The position is part-time, so Beys emphasizes that it will be her only job. “My interests are 100 percent with the town. I have no conflicts that would impact my votes on the board.”

North Hempstead, with a population of 240,000, comprises the Northwest quarter of Nassau County and its villages include Manhasset and Port Washington, where Beys has lived since 1995.

The administration consists of a Supervisor and six other council members. Beys is running for the District 6 seat.

Beys has been advocating for what she has cared about since childhood, and she has helped things run better from her family and its businesses, to her children’s schools.

She came from Greece at the age of four and grew up with younger siblings Kathy and Jerry Drennis in Brooklyn’s Three Hierarchs community.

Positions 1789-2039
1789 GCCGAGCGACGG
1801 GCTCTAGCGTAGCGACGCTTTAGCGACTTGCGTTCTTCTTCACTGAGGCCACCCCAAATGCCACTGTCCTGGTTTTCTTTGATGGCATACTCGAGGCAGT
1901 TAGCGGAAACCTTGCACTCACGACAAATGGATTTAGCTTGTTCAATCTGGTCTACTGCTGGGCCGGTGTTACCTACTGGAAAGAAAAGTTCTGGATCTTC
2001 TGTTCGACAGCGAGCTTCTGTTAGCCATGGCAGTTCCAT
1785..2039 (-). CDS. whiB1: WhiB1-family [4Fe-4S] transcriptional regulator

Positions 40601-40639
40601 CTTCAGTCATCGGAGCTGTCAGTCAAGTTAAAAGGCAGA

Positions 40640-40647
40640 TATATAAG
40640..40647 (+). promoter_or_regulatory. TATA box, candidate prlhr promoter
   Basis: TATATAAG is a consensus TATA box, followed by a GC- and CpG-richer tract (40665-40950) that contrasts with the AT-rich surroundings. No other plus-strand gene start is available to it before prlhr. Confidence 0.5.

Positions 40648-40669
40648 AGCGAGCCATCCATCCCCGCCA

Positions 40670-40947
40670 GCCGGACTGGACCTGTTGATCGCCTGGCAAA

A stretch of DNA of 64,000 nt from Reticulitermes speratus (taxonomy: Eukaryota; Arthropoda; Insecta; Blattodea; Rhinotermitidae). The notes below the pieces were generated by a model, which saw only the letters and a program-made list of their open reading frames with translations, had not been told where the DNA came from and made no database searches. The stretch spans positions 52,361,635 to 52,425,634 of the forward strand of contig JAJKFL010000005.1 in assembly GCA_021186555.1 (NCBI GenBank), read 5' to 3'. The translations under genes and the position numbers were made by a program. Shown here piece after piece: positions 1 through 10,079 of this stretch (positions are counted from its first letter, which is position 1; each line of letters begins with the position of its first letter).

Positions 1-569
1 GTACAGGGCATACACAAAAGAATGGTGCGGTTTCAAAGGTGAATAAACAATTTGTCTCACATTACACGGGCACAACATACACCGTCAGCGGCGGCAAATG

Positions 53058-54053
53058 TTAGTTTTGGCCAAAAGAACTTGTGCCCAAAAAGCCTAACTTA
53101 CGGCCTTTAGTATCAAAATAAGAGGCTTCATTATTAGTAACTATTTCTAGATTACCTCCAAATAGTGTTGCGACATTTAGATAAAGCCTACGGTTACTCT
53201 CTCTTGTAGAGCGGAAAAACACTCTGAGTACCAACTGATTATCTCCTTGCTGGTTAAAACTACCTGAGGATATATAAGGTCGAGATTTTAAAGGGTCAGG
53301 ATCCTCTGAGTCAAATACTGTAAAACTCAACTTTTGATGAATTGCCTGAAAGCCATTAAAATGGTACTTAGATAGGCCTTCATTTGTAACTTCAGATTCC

“My father was an electrician. He got a job and was also a superintendent in apartment buildings, assisted by my mother, and eventually he bought his own buildings,” she told TNH.

As the family’s advanced English speaker she was instrumental in helping her father establish his business when she was nine. “It was a true American dream: starting from nothing.”

She studied political science at NYU with the aim of going to law school.

“I decided it wasn’t for me but I took a class in college, Media and the Law which I enjoyed and got a job two weeks after graduation as part of the national sales force for a company representing radio stations nationwide,” she said.

She met her husband, Bobby, in Greece and he immigrated for his American dream. He, Beys’ brother Jerry, and a friend opened Olympic Flame, which is now Marathon Energy, selling heating oil.

She was also a major component of that endeavor, helping with the company when she came home from work.

Beys did that for 14 years and in 2001 she and her husband Bobby decided it was a good time to devote herself to raising their children Pauline, who lives in California and is part of the management team at Amazon, and Mano, who is studying atmospheric science at Cornel University.